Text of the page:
13. Friday's news that the Turkish government had banned its citizens from accessing Twitter was depressing but an opportunity to be embraced. Forewarned is forearmed, and the fact that Turks are learning how to beat censorship with VPNs and DNS tricks better prepares them for the future. Two days ago on the campaign trail ahead of end-of-March elections, Turkish Prime Minister Tayyip Erdogan showed his Internet naivety by doing something extremely silly. In the midst of a corruption scandal he first threatened and then carried through with an outright ban of Twitter. “I don’t care what the international community says at all. Everyone will see the power of the Turkish Republic,” Erdogan said on Thursday. Angry that Twitter did not respond to requests by Turkish courts to remove material that showed him in a bad light, Erdogan swung the banhammer and by Friday everything was in place. Turkish visitors to Twitter were greeted with notices displayed by their ISPs indicating that Twitter had been blocked by court order. “Because there was no other choice, access to Twitter was blocked in line with court decisions to avoid the possible future victimisation of citizens,” Turkish telecoms watchdog BTK said on Friday. What followed was anger from citizens, then delicious payback against yet another government trying – and ultimately failing – to artificially restrict access to information on the Internet. Rather than bow to Erdogan’s wishes, Turkish citizens reacted in much the same that file-sharers around the world have done when sites such as The Pirate Bay were blocked by their ISPs. They took to the open web to spread the word on how to circumvent web censorship but in a fresh twist, they also took to the streets The wonderful image below, ironically posted to Twitter itself, shows a poster on a Turkish street explaining how to change DNS settings to obliterate the Twitter ban. Another photograph, again posted to Twitter, shows graffiti on a housing block informing people of the IP addresses used by Google’s DNS service rather than the ‘infected’ ones offered by local ISPs. But while these images will be a delight to anti-censorship advocates everywhere, it was online that the real battle was taking place. Here at TF we noticed an unusual level of interest from Turkish visitors in our latest VPN article and then later in the day the effect on VPN takeup was confirmed by the company behind Hotspot Shield. AnchorFree CEO David Gorodyansky told WSJ that 270,000 Turkish users installed their software in one 12 hour period Friday versus around 10,000 on a normal day, a huge increase by any standards. TorrentFreak spoke with Andrew Lee at Private Internet Access who explained that while his company does not track the identities or locations of its customers, there had definitely been an uptick in signups following the introduction of Twitter censorship in Turkey. “More and more, we are seeing that censorship is a form of control that the weak use in an attempt to hang onto power. In addition to Turkey, we can also see this happening in China, the United Kingdom and other various countries,” Lee explained. “Fortunately, the people of this world, including Turkey, are strong, and democracy will continue to stand. As such, the attempt to censor Twitter in Turkey has all but failed.” This article began with the suggestion that censorship of the type imposed by Turkey is something to be embraced. Not welcomed, of course, but treated as an opportunity to gain knowledge on how the Internet works and how web blockades can be circumvented. Those who think they can control the Internet and people’s right to communicate should be made to think again and in Turkey this week that point has been admirably made. According to analysis site Zete.com, tweets in Turkey before the ban numbered 10 million a day – they now sit at 24 million. Update: According to a local report, Turkey has now appears to have blocked Google’s DNS, although other sources say that this is an actual network issue. Source: TorrentFreak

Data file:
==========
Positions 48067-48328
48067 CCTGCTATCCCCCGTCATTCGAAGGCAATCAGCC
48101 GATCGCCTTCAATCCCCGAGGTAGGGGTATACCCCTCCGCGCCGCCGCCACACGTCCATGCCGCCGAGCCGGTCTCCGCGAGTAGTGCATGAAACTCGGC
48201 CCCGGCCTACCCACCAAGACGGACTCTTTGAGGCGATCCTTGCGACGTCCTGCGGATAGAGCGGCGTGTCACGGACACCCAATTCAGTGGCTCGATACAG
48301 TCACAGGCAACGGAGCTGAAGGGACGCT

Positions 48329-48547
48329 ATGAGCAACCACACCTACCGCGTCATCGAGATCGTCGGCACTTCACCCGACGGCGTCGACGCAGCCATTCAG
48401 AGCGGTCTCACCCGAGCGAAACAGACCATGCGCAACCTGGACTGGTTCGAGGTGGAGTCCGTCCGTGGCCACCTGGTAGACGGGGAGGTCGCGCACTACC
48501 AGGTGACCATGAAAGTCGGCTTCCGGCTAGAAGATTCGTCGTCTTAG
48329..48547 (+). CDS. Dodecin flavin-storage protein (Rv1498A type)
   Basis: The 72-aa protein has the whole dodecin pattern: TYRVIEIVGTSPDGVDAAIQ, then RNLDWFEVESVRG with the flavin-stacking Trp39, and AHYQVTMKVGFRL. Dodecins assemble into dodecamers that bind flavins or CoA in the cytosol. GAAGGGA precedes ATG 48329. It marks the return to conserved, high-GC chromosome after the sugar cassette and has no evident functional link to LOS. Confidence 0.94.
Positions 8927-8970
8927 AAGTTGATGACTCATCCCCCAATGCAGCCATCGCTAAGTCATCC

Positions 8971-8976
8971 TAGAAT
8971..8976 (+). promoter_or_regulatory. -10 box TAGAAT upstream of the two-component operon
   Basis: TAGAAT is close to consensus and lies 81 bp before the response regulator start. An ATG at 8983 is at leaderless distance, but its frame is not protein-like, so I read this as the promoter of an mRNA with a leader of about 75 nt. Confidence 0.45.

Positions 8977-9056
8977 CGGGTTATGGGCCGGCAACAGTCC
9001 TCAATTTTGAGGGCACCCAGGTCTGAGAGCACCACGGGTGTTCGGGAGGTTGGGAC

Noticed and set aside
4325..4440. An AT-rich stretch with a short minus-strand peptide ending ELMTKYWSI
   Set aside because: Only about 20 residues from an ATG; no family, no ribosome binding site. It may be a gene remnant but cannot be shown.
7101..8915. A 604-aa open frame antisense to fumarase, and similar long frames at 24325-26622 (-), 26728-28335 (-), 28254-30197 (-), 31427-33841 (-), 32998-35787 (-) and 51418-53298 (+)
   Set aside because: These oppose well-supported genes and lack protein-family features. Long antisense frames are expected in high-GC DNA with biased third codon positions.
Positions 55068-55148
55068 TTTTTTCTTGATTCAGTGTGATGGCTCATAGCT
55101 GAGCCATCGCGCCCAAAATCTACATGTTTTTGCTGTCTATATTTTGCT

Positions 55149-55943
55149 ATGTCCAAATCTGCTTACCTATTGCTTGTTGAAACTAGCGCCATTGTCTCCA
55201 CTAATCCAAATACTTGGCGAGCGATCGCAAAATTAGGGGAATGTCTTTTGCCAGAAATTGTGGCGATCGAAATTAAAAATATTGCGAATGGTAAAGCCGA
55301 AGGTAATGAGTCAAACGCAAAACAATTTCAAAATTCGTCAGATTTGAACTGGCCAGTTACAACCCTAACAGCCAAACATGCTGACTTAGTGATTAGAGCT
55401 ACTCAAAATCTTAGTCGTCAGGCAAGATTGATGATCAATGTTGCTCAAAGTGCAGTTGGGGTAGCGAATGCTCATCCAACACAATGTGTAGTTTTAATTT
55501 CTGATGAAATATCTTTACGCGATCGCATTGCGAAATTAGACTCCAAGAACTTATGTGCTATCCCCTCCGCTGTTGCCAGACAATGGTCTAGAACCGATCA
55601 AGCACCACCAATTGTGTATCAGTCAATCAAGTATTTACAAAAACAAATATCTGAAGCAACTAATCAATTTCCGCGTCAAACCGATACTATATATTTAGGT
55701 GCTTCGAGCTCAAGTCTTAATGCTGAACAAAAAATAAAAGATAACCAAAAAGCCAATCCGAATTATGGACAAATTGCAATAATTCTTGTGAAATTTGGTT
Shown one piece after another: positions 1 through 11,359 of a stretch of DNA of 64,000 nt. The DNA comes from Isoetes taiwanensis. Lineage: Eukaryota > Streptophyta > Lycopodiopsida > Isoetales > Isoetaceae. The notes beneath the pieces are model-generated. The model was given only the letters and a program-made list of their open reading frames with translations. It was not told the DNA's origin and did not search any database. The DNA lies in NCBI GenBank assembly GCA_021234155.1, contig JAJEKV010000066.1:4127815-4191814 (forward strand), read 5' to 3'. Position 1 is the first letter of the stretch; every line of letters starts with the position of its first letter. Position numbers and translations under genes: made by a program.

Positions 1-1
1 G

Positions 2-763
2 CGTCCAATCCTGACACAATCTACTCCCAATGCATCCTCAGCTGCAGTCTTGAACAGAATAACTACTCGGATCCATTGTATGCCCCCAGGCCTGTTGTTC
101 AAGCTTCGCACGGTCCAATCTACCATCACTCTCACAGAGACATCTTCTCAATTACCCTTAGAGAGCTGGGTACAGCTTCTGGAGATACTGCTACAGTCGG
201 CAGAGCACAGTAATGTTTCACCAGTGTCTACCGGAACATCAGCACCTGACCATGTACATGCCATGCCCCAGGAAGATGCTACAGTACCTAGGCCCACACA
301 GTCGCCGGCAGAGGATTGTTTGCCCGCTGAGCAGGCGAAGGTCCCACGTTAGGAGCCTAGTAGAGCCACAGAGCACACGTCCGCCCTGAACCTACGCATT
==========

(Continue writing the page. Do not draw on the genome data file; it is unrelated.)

14. By Naoki Hiroshima January 29, 2014 A story of how PayPal and GoDaddy allowed the attack and caused me to lose my $50,000 Twitter username. My $50,000 Twitter Username Was Stolen Thanks to PayPal and GoDaddy I had a rare Twitter username, @N. Yep, just one letter. I’ve been offered as much as $50,000 for it. People have tried to steal it. Password reset instructions are a regular sight in my email inbox. As of today, I no longer control @N. I was extorted into giving it up. While eating lunch on January 20, 2014, I received a text message from PayPal for one-time validation code. Somebody was trying to steal my PayPal account. I ignored it and continued eating. Later in the day, I checked my email which uses my personal domain name (registered with GoDaddy) through Google Apps. I found the last message I had received was from GoDaddy with the subject “Account Settings Change Confirmation.” There was a good reason why that was the last one. From: <[email protected]> GoDaddy To: <*****@*****.***> Naoki Hiroshima Date: Mon, 20 Jan 2014 12:50:02 -0800 Subject: Account Settings Change Confirmation Dear naoki hiroshima, You are receiving this email because the Account Settings were modified for the following Customer Account: XXXXXXXX There will be a brief period before this request takes effect. If these modifications were made without your consent, please log in to your account and update your security settings. If you are unable to log in to your account or if unauthorized changes have been made to domain names associated with the account, please contact our customer support team for assistance: [email protected] or (480) 505-8877. Please note that Accounts are subject to our Universal Terms of Service. Sincerely, GoDaddy I tried to log in to my GoDaddy account, but it didn’t work. I called GoDaddy and explained the situation. The representative asked me the last 6 digits of my credit card number as a method of verification. This didn’t work because the credit card information had already been changed by an attacker. In fact, all of my information had been changed. I had no way to prove I was the real owner of the domain name. The GoDaddy representative suggested that I fill out a case report on GoDaddy’s website using my government identification. I did that and was told a response could take up to 48 hours. I expected that this would be sufficient to prove my identity and ownership of the account. Let The Extortion Begin Most websites use email as a method of verification. If your email account is compromised, an attacker can easily reset your password on many other websites. By taking control of my domain name at GoDaddy, my attacker was able to control my email. I soon realized, based on my previous experiences being attacked, that my coveted Twitter username was the target. Strangely, someone I don’t know sent me a Facebook message encouraging me to change my Twitter email address. I assumed this was sent from the attacker but I changed it regardless. The Twitter account email address was now one which the attacker could not access. The attacker tried to reset my Twitter password several times and found he couldn’t receive any of the reset emails because it took time for the change of my domain’s MX record, which controls the email domain server. The attacker opened issue #16134409 at Twitter’s Zendesk support page. N, Jan 20 01:43 PM: Twitter username: @n Your email: *****@*****.*** Last sign in: December Mobile number (optional): n/a Anything else? (optional): I’m not receiving the password reset to my email, do you think you could manually send me one? Twitter required the attacker to provide more information to proceed and the attacker gave up on this route. I later learned that the attacker had compromised my Facebook account in order to bargain with me. I was horrified to learn what had happened when friends began asking me about strange behavior on my Facebook account. I received an email from my attacker at last. The attacker attempted to extort me with the following message. From: <[email protected]> SOCIAL MEDIA KING To: <*****@*****.***> Naoki Hiroshima Date: Mon, 20 Jan 2014 15:55:43 -0800 Subject: Hello. I’ve seen you spoke with an accomplice of mine, I would just like to inform you that you were correct, @N was the target. it appears extremely inactive, I would also like to inform you that your GoDaddy domains are in my possession, one fake purchase and they can be repossessed by godaddy and never seen again D: I see you run quite a few nice websites so I have left those alone for now, all data on the sites has remained intact. Would you be willing to compromise? access to @N for about 5minutes while I swap the handle in exchange for your godaddy, and help securing your data? Shortly thereafter, I received a response from GoDaddy. From: [email protected] To: <*****@*****.***> Naoki Hiroshima Date: Mon, 20 Jan 2014 17:49:41 -0800 Subject: Update [incident ID: 21773161] — XXXXX.XXX Unfortunately, Domain Services will not be able to assist you with your change request as you are not the current registrant of the domain name. As the registrar we can only make this type of change after verifying the consent of the registrant. You may wish to pursue one or more of the following options should you decide to pursue this matter further: 1. Visit http://who.godaddy.com/ to locate the Whois record for the domain name and resolve the issue with the registrant directly. 2. Go to http://www.icann.org/dndr/udrp/approved-providers.htm to find an ICANN approved arbitration provider. 3. Provide the following link to your legal counsel for information on submitting legal documents to GoDaddy: http://www.godaddy.com/agreements/showdoc.aspx?pageid=CIVIL_SUBPOENA GoDaddy now considers this matter closed. My claim was refused because I am not the “current registrant.” GoDaddy asked the attacker if it was ok to change account information, while they didn’t bother asking me if it was ok when the attacker did it. I was infuriated that GoDaddy had put the burden on the true owner. A coworker of mine was able to connect me to a GoDaddy executive. The executive attempted to get the security team involved, but nothing has happened. Perhaps because of the Martin Luther King Jr. holiday. Then I received this follow-up from the attacker. From: <[email protected]> SOCIAL MEDIA KING To: <*****@*****.***> Naoki Hiroshima Date: Mon, 20 Jan 2014 18:50:16 -0800 Subject: …hello Are you going to swap the handle? the godaddy account is ready to go. Password changed and a neutral email is linked to it. I asked a friend of mine at Twitter what the chances of recovering the Twitter account were if the attacker took ownership. I remembered what had happened to @mat and concluded that giving up the account right away would be the only way to avoid an irreversible disaster. So I told the attacker: From: <*****@*****.***> Naoki Hiroshima To: <[email protected]> SOCIAL MEDIA KING Date: Mon, 20 Jan 2014 19:41:17 -0800 Subject: Re: …hello I released @N. Take it right away. I changed my username @N to @N_is_stolen for the first time since I registered it in early 2007. Goodbye to my problematic username, for now. I received this response. From: <[email protected]> SOCIAL MEDIA KING To: <*****@*****.***> Naoki Hiroshima Date: Mon, 20 Jan 2014 19:44:02 -0800 Subject: RE: …hello Thank you very much, your godaddy password is: V;Mz,3{;!’g& if you’d like I can go into detail about how I was able to gain access to your godaddy, and how you can secure yourself The attacker quickly took control of the username and I regained access to my GoDaddy account. PayPal and GoDaddy Facilitated The Attack I asked the attacker how my GoDaddy account was compromised and received this response: From: <[email protected]> SOCIAL MEDIA KING To: <*****@*****.***> Naoki Hiroshima Date: Mon, 20 Jan 2014 19:53:52 -0800 Subject: RE: …hello - I called paypal and used some very simple engineering tactics to obtain the last four of your card (avoid this by calling paypal and asking the agent to add a note to your account to not release any details via phone) - I called godaddy and told them I had lost the card but I remembered the last four, the agent then allowed me to try a range of numbers (00-09 in your case) I have not found a way to heighten godaddy account security, however if you’d like me to recommend a more secure registrar i recommend: NameCheap or eNom (not network solutions but enom.com) It’s hard to decide what’s more shocking, the fact that PayPal gave the attacker the last four digits of my credit card number over the phone, or that GoDaddy accepted it as verification. When asked about this, the attacker responded with this message: From: <[email protected]> SOCIAL MEDIA KING To: <*****@*****.***> Naoki Hiroshima Date: Mon, 20 Jan 2014 20:00:31 -0800 Subject: RE: …hello Yes paypal told me them over the phone (I was acting as an employee) and godaddy let me “guess” for the first two digits of the card But guessing 2 digits correctly isn’t that easy, right? From: <[email protected]> SOCIAL MEDIA KING To: <*****@*****.***> Naoki Hiroshima Date: Mon, 20 Jan 2014 20:09:21 -0800 Subject: RE: …hello I got it in the first call, most agents will just keep trying until they get it He was lucky that he only had to guess two numbers and was able to do it in a single call. The thing is, GoDaddy allowed him to keep trying until he nailed it. Insane. Sounds like I was dealing with a wannabe Kevin Mitnick—it’s as though companies have yet to learn from his Mitnick’s exploits circa 1995. Avoid Custom Domains for Your Login Email Address With my GoDaddy account restored, I was able to regain access to my email as well. I changed the email address I use at several web services to an @gmail.com address. Using my Google Apps email address with a custom domain feels nice but it has a chance of being stolen if the domain server is compromised. If I were using an @gmail.com email address for my Facebook login, the attacker would not have been able to access my Facebook account. If you are using your Google Apps email address to log into various websites, I strongly suggest you stop doing so. Use an @gmail.com for logins. You can use the nicer custom domain email for messaging purposes, I still do. In addition, I also strongly suggest you to use a longer TTL for the MX record, just in case. It was 1 hour TTL in my case and that’s why I didn’t have enough time to keep receiving emails to the compromised domain after losing the DNS control. If it was a week-long TTL for example, I would have had a greater chance to recover the stolen accounts. Using two-factor authentication is a must. It’s probably what prevented the attacker from logging into my PayPal account. Though this situation illustrates that even two-factor authentication doesn’t help for everything. Conclusion Stupid companies may give out your personal information (like part of your credit card number) to the wrong person. Some of those companies are still employing the unacceptable practice of verifying you with the last some digits of your credit card. To avoid their imprudence from destroying your digital life, don’t let companies such as PayPal and GoDaddy store your credit card information. I just removed mine. I’ll also be leaving GoDaddy and PayPal as soon as possible. https://medium.com/p/24eb09e026dd